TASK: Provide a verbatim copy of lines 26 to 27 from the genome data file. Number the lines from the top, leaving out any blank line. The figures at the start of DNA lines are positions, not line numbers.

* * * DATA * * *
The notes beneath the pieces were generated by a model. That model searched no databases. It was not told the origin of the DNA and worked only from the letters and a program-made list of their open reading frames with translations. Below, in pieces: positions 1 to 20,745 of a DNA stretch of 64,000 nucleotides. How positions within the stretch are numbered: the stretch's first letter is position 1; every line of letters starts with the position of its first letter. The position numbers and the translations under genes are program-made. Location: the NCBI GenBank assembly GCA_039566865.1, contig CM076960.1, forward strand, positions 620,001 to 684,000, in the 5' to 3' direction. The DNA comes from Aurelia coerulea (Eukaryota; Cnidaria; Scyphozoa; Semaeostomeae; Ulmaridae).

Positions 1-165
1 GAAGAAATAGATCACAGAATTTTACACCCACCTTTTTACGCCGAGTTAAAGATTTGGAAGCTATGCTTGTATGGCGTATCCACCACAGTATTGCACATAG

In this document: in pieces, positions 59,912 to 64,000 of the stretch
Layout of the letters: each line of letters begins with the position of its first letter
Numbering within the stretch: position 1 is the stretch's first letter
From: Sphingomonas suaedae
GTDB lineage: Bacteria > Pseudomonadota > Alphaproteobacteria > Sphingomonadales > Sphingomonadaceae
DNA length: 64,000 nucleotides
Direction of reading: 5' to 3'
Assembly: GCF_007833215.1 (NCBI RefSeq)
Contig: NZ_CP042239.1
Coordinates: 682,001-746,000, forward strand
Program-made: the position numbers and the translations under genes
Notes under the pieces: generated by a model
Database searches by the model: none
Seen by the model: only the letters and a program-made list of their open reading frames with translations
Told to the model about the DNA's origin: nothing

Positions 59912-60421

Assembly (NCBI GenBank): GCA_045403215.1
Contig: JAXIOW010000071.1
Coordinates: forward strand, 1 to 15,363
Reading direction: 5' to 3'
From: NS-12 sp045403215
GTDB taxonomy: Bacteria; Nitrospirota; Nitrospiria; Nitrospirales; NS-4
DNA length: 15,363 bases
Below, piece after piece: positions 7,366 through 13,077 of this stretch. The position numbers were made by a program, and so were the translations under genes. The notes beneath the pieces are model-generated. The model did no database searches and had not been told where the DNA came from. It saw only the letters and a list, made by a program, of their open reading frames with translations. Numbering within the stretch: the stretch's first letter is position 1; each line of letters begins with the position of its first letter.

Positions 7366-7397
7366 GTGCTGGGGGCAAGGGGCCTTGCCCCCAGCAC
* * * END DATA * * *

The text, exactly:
DNA length: 15,363 bases
Below, piece after piece: positions 7,366 through 13,077 of this stretch. The position numbers were made by a program, and so were the translations under genes. The notes beneath the pieces are model-generated. The model did no database searches and had not been told where the DNA came from. It saw only the letters and a list, made by a program, of their open reading frames with translations. Numbering within the stretch: the stretch's first letter is position 1; each line of letters begins with the position of its first letter.